MicroScale Thermophoresis – Technology
2bind uses the innovative MicroScale Thermophoresis Technology (MST) to determine biophysical parameters of molecular interactions. The technique is based on the effect that molecules move in temperature gradients, a physical effect called thermophoresis. The thermophoresis of molecules depends on the molecular size, charge, and hydration shell (Duhr et al. 2006). Since, at least, one of these parameters is typically affected upon binding, the changes in the movement of the molecule in the temperature gradient can be used for the analysis of any kind of bi-molecular interaction or modification of any molecules.
Figure: technical setup MicroScale Thermophoresis and data analysis
(A) An infrared-laser is used to generate a precise focal temperature gradient within a glass capillary, which is filled with the reaction sample. The temperature of the aqueous solution in the laser spot is raised by ∆T = 2 – 5 K. The temperature gradient induces the thermophoretic movement of the molecules in the capillaries. Specific target molecules in the reaction, being located in the infrared laser focus, are monitored by their fluorescence (intrinsic or labeled), and their motion along this temperature gradient is recorded. (B) Initially, fluorescence in the sample is detected in the absence of a temperature gradient to ensure homogeneity of the sample. After 5 seconds, the IR-laser is activated leading to the establishment of the temperature gradient. This causes an initial steep drop of the fluorescence signal – the so-called Temperature- or T-Jump – which reflects the temperature dependence of the fluorophore quantum yield. After the T-Jump, a slower thermophoresis-driven depletion of fluorophores occurs. Once the IR-laser is deactivated, a reverse T-Jump and subsequent backdiffusion of fluorescent molecules can be observed. (C) Since thermophoresis is highly sensitive towards changes in molecular properties, a binding event induces changes in thermophoresis, which can be used to determine equilibrium constants, such as the dissociation constant Kd. For this, a serial dilution of the ligand is prepared, mixed with a constant concentration of labeled target molecule, loaded into capillaries and analyzed in the instrument by subsequent scanning of each capillary. The changes in thermophoresis are then plotted and used to derive the binding constant. The results of a typical binding experiment are illustrated in (C)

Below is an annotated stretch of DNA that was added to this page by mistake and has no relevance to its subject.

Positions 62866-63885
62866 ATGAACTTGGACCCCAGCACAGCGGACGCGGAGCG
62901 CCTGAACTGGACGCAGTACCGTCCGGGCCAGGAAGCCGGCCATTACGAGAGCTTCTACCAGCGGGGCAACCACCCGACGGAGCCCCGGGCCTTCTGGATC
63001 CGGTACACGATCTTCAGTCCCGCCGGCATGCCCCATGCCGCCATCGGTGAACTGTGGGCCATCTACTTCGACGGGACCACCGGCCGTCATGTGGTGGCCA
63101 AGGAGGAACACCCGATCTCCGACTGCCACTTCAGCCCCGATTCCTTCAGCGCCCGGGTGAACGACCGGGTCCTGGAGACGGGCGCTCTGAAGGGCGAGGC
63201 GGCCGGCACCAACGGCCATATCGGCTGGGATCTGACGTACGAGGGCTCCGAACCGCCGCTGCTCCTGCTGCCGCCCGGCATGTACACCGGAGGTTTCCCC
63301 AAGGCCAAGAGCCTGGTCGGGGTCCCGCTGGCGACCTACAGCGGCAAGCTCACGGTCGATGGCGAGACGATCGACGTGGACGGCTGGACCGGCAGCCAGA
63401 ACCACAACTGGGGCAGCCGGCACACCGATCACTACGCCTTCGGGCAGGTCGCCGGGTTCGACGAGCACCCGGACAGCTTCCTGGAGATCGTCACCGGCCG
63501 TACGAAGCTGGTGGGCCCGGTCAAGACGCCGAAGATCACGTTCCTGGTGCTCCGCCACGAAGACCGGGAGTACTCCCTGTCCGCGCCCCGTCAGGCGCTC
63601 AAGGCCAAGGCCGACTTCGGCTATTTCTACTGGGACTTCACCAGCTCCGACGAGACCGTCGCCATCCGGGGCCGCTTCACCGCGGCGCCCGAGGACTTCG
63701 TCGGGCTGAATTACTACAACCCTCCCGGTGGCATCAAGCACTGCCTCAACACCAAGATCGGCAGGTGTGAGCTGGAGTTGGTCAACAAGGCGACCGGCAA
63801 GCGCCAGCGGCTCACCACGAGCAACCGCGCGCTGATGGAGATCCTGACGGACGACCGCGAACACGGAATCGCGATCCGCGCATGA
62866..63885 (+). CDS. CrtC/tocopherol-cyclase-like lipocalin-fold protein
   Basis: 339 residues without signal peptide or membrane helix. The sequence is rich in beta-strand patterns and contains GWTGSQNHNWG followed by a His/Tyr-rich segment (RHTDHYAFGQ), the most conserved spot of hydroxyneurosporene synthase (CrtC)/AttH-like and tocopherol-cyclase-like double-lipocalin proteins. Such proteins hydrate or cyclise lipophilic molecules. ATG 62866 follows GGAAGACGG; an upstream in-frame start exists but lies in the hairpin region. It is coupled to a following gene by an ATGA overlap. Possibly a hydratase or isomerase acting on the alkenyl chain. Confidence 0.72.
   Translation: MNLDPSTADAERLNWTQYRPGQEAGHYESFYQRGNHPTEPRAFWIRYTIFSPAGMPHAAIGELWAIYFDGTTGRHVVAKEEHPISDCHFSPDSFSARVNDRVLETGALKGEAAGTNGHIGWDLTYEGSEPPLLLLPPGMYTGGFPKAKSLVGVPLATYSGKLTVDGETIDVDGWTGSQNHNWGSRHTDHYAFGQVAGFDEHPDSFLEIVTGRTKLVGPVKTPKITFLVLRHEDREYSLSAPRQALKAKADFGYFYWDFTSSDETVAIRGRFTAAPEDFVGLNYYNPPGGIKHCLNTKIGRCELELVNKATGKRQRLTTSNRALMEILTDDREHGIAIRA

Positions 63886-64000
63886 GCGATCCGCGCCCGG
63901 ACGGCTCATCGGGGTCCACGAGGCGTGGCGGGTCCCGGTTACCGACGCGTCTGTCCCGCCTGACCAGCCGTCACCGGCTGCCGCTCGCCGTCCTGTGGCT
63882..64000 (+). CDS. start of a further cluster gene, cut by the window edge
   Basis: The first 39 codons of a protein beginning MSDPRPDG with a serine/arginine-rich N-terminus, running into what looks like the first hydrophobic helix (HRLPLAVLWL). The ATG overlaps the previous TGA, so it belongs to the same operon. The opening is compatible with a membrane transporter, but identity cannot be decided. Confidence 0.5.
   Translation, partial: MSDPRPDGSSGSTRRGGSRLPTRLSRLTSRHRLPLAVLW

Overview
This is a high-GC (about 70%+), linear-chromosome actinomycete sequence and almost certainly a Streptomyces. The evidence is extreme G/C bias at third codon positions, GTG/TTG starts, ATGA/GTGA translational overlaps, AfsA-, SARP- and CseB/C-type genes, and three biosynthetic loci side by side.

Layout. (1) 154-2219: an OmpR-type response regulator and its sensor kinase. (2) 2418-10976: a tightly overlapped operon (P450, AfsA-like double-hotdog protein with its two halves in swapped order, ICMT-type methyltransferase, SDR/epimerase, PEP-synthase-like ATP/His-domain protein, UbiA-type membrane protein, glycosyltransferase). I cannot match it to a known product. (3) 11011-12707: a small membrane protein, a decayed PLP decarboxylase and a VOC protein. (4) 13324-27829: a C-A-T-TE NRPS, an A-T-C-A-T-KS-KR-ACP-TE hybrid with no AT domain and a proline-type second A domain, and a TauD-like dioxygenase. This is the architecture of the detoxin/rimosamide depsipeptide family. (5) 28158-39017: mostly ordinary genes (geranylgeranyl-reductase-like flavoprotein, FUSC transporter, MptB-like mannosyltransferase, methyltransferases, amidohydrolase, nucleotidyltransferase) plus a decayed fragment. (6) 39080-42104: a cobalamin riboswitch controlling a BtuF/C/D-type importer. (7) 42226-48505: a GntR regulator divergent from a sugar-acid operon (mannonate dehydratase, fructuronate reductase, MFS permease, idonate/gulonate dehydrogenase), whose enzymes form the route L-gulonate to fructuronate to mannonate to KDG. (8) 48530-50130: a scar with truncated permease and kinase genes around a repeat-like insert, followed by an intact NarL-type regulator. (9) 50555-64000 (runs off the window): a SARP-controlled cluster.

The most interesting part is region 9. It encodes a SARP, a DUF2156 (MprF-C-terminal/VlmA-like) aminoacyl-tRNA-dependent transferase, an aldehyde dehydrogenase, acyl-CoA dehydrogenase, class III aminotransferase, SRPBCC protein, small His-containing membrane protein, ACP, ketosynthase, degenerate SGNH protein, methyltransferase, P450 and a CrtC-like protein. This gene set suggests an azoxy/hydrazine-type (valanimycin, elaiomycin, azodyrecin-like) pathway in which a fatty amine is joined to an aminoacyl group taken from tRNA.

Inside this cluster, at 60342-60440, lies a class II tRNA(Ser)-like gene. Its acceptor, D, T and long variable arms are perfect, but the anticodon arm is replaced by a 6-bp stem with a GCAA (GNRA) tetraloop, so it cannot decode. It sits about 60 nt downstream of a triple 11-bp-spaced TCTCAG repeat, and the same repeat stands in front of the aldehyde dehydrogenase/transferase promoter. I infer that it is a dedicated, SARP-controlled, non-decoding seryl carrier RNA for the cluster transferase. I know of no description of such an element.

The MicroScale Thermophoresis allows to monitor either fluorescent molecules or intrinsically fluorescent proteins (later would be a truly labelfree measurement). The MicroScale Thermophoresis measurements take place in buffers of any kind, even making measurements in serum and lysates possible. The data generation is fast and precise; the data output is comparable to other biophysical methods.
The MicroScale Thermophoresis is the optimal technology to identify and characterize molecular interactions.
For more information about the MST Technology, download the 2bind MicroScale Thermophoresis information booklet.
Or watch this video about MicroScale Thermophoresis.
2bind offers MicroScale Thermophoresis services
We analyze your molecular interactions. Read more on our MicroScale Thermophoresis services